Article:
Since the trade equilibrium would provide full employment for workers and enhance their incomes, pro-workers individuals and organizations should be glad to support it. Likewise, since the trade equilibrium would increase investment, corporate profits, shareholders’ wealth, and executive bonuses, the pro-free and fair enterprise individuals and institutions should be pleased to endorse it. And since the trade equilibrium would raise tax revenues and reduce tax rates; all the policy makers should be happy to lead its enactment.
    I believe that if America can create Jobs Acts of 2004 and 2009 to help create jobs, it can also create a trade equilibrium act that would guarantee a seamless scenario of full time employment. If it can create the Export Import bank of 1944 to help promote the U.S. exports, it can also legislate the theory of trade equilibrium that would guarantee zero trade deficit going forward and create an export surplus of $484.6 billion a year for the next ten years (10% of $4.846 trillion dollars the U.S. recently owed to other countries on current account. Sources of data: U.S. Government publications).

    Within the framework of a free and fair trade system, the theory of Trade Equilibrium would protect and create millions of American jobs. With more jobs and higher incomes, Americans would spend more on American and foreign products. The consequential multiplication
    of free and fair trade and investments between and within countries
    will provide a multi-generational seamless solution to the problems of unemployment and poverty world over. The ensuing global economic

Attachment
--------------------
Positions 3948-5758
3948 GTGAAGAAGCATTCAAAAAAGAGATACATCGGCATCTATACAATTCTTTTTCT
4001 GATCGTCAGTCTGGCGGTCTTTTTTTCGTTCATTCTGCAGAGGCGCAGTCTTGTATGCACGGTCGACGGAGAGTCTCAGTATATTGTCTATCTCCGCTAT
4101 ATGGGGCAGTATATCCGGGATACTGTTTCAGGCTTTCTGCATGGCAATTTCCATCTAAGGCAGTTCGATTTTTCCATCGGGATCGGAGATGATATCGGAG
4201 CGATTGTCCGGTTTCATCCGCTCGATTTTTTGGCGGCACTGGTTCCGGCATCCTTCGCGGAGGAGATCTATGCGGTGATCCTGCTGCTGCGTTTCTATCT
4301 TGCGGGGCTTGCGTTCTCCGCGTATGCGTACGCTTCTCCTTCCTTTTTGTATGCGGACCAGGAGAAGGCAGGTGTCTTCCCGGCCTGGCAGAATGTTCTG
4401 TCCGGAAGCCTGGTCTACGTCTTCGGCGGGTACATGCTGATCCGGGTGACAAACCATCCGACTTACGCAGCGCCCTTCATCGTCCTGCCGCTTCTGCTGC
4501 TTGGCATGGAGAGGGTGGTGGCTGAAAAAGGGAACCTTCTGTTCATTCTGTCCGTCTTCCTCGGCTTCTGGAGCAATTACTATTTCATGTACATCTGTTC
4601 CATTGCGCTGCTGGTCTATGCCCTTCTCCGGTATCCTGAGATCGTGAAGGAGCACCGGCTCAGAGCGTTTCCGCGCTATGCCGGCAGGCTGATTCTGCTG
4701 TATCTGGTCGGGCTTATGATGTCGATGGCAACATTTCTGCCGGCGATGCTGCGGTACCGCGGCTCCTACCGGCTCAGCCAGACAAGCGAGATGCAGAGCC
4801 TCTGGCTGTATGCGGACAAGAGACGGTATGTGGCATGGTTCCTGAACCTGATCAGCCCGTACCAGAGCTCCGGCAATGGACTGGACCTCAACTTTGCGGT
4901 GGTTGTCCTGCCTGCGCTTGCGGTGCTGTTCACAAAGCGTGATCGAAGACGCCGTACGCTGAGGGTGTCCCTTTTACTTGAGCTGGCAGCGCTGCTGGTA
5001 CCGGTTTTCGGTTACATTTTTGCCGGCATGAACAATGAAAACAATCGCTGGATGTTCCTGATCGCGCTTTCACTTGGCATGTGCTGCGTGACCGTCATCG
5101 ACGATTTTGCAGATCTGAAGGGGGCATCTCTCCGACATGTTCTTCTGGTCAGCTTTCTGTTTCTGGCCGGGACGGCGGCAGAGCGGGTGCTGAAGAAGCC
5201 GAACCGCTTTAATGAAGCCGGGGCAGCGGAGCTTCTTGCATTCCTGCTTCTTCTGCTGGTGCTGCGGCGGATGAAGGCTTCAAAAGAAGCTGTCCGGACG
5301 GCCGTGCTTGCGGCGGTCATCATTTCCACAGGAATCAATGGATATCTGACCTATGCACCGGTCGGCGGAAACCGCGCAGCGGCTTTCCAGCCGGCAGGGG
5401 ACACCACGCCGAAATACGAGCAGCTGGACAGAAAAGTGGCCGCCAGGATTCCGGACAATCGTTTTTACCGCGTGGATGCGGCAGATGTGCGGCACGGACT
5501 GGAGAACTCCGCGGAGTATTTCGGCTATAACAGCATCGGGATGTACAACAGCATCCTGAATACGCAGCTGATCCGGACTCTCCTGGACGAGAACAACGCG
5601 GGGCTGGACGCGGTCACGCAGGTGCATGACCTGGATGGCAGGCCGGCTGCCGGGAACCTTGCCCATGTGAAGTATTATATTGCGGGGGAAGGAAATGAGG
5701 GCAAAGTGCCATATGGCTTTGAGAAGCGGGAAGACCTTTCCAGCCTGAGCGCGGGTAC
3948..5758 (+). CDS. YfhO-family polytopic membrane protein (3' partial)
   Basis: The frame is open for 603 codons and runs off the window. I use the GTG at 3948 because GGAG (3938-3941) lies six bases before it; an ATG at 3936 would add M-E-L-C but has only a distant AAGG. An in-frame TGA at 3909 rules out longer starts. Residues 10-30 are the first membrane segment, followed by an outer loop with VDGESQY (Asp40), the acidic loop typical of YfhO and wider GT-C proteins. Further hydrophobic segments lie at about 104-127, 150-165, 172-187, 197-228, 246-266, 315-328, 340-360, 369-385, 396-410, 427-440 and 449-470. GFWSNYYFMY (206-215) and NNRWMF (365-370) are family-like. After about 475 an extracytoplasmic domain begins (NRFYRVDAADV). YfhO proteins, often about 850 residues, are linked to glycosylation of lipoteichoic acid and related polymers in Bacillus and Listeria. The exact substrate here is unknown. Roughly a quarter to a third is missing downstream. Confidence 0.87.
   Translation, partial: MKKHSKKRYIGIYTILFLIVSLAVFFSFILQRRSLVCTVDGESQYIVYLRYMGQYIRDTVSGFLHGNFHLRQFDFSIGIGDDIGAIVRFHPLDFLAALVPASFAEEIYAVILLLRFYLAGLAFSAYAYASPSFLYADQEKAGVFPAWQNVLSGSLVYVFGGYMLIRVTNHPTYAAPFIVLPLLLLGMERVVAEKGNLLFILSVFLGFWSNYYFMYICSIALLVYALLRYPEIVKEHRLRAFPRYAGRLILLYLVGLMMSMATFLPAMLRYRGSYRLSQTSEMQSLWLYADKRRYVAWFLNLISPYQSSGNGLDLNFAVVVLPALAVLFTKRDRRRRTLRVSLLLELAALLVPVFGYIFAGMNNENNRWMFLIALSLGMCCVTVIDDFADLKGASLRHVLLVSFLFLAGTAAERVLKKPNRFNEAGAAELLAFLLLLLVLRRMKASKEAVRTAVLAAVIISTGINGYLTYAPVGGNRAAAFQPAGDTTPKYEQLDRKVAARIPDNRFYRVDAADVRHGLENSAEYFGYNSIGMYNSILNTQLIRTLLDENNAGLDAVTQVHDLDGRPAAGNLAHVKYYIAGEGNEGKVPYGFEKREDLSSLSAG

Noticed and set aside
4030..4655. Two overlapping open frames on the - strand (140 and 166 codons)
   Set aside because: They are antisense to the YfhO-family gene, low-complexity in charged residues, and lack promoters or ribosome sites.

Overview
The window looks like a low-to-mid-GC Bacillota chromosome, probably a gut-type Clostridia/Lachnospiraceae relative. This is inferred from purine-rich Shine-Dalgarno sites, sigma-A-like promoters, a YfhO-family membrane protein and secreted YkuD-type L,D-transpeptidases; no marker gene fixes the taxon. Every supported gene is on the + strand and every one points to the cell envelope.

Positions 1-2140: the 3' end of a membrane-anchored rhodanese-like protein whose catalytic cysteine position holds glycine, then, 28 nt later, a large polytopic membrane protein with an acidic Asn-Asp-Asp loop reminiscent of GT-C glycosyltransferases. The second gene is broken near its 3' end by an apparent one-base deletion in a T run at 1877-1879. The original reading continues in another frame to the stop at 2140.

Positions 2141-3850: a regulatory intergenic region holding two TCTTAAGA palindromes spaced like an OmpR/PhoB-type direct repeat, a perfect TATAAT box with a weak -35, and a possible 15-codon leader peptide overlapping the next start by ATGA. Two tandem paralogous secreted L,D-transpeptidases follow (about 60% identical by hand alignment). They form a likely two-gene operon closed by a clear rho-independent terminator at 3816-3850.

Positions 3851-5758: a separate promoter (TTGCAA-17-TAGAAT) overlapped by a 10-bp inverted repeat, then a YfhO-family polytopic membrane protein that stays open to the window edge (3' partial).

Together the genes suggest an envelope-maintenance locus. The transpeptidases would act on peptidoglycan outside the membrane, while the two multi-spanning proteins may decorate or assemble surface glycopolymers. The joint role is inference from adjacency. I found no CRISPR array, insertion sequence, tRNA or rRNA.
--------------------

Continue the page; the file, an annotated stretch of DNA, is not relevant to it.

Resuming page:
growth would promote creativity, innovations, peace and prosperity. It would be a win-win, positive-sum economic stimulus, not a zero-sum game.

    Over the years America has experimented with a variety of
    strategies to protect and create jobs. These include, among others,
    infrastructural development, tax breaks, unemployment benefits, currency
    management, and educational programs. Unfortunately, they have failed to stop offshoring of millions of jobs year after year for two fundamental reasons. First, many of the American firms receiving the stimulus money invest some of it overseas. Second, the individual recipients of these benefits spend a good portion of these to purchase cheaper products made abroad. It is like trying to fill a bucket full of holes with water.
    The United States must thoroughly evaluate the premises,
    the mathematics, the simplicity, and the benefits of my theory of Trade
    Equilibrium and compare it with similar other approaches, tried or imagined, and then consider legislating it.
    The Economic Policy Institute should consider starting research on the proposed theory of trade equilibrium. Thanks.